Mandara Kingdom

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Arrival at Mora, the capital of Mandara by British explorer Edward Francis Finden in 1826.

The Mandara Kingdom (sometimes called Wandala) was a West African kingdom in the Mandara Mountains of what is today Cameroon. The Mandarawa people are descended from the kingdom's inhabitants.

History[edit]

Sultan Bukar Afade c. 1911/15.

Tradition states that Mandara was founded shortly before 1500 by a female ruler named Soukda and a non-Mandarawa hunter named Gaya. The kingdom was first referred to by Fra Mauro (in 1459) and Leo Africanus (in 1526); the provenance of its name remains uncertain.

For the kingdom's first century of history, its rulers warred with neighbouring groups in an effort to expand their territories. After conquering the Dulo (or Duolo) and establishing the capital at Dulo c. 1580, the dynasty of Sankre, a war leader, began. When the Dulo made an attempt to seize the throne, the Bornu kingdom supported the claim of Aldawa Nanda, a member of Sankre's house. Emperor Idris Alaoma of Borno personally installed Nanda as king in 1614. Bornu thus attained an influential position over Mandara.

Mai Bukar Aji, the 25th king, made Mandara a sultanate c. 1715, which it would remain for nearly two hundred years. Muslim visitors converted Bukar to Islam, and the Islamicisation of the kingdom would continue for most of the next century. The kingdom experienced a golden age of sorts under Bukar and his successor, Bukar Guiana (1773-1828). Around 1781, the Mandara defeated the kingdom of Borno in a major battle, further expanding their control in the region. At the peak of her power at the turn of the century, Mandara received tribute from some 15 chiefdoms. However, the kingdom faced a setback in 1809, when Modibo Adama, a Fulani disciple of Usman dan Fodio, led a jihad against Mandara. Adama briefly seized Dulo, though the Mandara counterattack soon drove him from the kingdom's borders. Adama's defeat prompted Borno to ally with Mandara once again against the Fulani invaders.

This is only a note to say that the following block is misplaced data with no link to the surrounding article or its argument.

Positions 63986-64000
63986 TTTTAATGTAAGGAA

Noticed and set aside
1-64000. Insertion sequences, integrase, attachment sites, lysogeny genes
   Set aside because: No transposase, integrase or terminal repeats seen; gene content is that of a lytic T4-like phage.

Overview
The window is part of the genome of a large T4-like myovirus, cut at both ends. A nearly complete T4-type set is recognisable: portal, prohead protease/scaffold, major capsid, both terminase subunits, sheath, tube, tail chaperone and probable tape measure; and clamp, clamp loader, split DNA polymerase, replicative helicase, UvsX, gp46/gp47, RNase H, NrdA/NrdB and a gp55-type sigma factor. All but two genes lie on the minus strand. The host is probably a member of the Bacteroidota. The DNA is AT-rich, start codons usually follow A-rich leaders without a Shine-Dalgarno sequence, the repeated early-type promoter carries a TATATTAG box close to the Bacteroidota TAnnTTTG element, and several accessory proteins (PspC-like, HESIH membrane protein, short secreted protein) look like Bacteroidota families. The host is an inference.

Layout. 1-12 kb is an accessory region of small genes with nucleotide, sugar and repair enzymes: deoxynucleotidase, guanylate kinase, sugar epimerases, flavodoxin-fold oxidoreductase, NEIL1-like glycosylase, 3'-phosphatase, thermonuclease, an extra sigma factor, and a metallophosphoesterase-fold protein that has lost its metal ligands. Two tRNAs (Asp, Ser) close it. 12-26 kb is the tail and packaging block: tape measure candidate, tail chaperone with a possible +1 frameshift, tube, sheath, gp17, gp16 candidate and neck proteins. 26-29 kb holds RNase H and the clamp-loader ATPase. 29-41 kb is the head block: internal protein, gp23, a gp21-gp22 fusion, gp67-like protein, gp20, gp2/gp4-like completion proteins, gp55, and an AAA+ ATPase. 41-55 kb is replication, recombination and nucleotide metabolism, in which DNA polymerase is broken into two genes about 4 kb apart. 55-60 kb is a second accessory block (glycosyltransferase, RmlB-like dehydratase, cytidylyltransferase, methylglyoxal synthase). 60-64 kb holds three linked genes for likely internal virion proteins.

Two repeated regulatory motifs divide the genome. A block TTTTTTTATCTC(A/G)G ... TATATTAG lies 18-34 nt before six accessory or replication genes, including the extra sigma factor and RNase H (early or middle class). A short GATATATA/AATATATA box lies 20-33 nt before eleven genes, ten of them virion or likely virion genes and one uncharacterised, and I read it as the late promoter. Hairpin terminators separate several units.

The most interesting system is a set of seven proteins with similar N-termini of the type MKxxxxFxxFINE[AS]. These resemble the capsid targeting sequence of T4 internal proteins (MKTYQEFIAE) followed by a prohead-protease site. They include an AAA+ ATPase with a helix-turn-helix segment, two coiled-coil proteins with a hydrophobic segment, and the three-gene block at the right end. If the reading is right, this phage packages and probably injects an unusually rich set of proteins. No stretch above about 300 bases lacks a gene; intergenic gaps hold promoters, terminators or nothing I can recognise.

Sultan Bukar Afade (on horse) with a following of his people, c.1911/15.

Upon the death of ruler Bukai Dgjiama, Mandara's non-Muslim tributaries rose up, and the Fulani attacked once more. By 1850, Borno could not pass up the opportunity to attack the weakened kingdom. This renewed conflict began to sap the kingdom's strength, paving the way for the invasion of Muhammad Ahmad's forces in the 1880s. In 1895 or 1896, Muhammad Ahmad's army destroyed Dulo, marking a further decline in Mandara power. However, the kingdom continued to exist, repelling continual Fulani raids until it finally fell to them in 1893.

English explorer Dixon Denham accompanied a slave-raiding expedition from Borno into the Mandara kingdom in February 1823; though he barely escaped with his life following the raiders' defeat, he brought back one of the first European accounts of the kingdom. In 1902, the kingdom was conquered by Germany, passing then to France in 1918. In 1960, the Mandara kingdom became a part of newly independent Cameroon.

List of Rulers of Mandara (in modern Cameroon)[edit]

(Dates in italics indicate de facto continuation of office)

Tenure Incumbent Notes
c.1500 Foundation of Mandara Kingdom
Sultanate of Mandara
1715 to 1757    
1757 to 1773 T'Kse Bldi, Sultan  
1773 to 1828 Bukar D'Gjiama, Sultan  
1828 to 1842 Hiassae, Sultan  
1842 to 1894 Bukar Narbanha, Sultan  
1894 to 1902 Umar Adjara, Sultan  
1902 Incorporated into Cameroon  
1902to 1911 Umar Adjara, Sultan (contd.)
1911 to 1915 Bukar Afade, Sultan  
1915 to 1922 Umar Adjara, Sultan  
1922 to May 1924 Amada, Sultan  
May 1924 to 18 March 1942 Kola Adama, Sultan  
18 March 1942 to present Hamidu Umar, Sultan  

See also[edit]

References[edit]

  • Barkindo, Bawuro Mubi (1989). The Sultanate of Mandara to 1902. Stuttgart: Franz Steiner Verlag.
  • DeLancey, Mark W., and DeLancey, Mark Dike (2000). Historical Dictionary of the Republic of Cameroon. 3rd ed.
  • Fanso, V. G. (1989). Cameroon History for Secondary Schools and Colleges: Volume 1: Prehistoric Times to the Nineteenth Century. London: Macmillan Education Ltd.

External links[edit]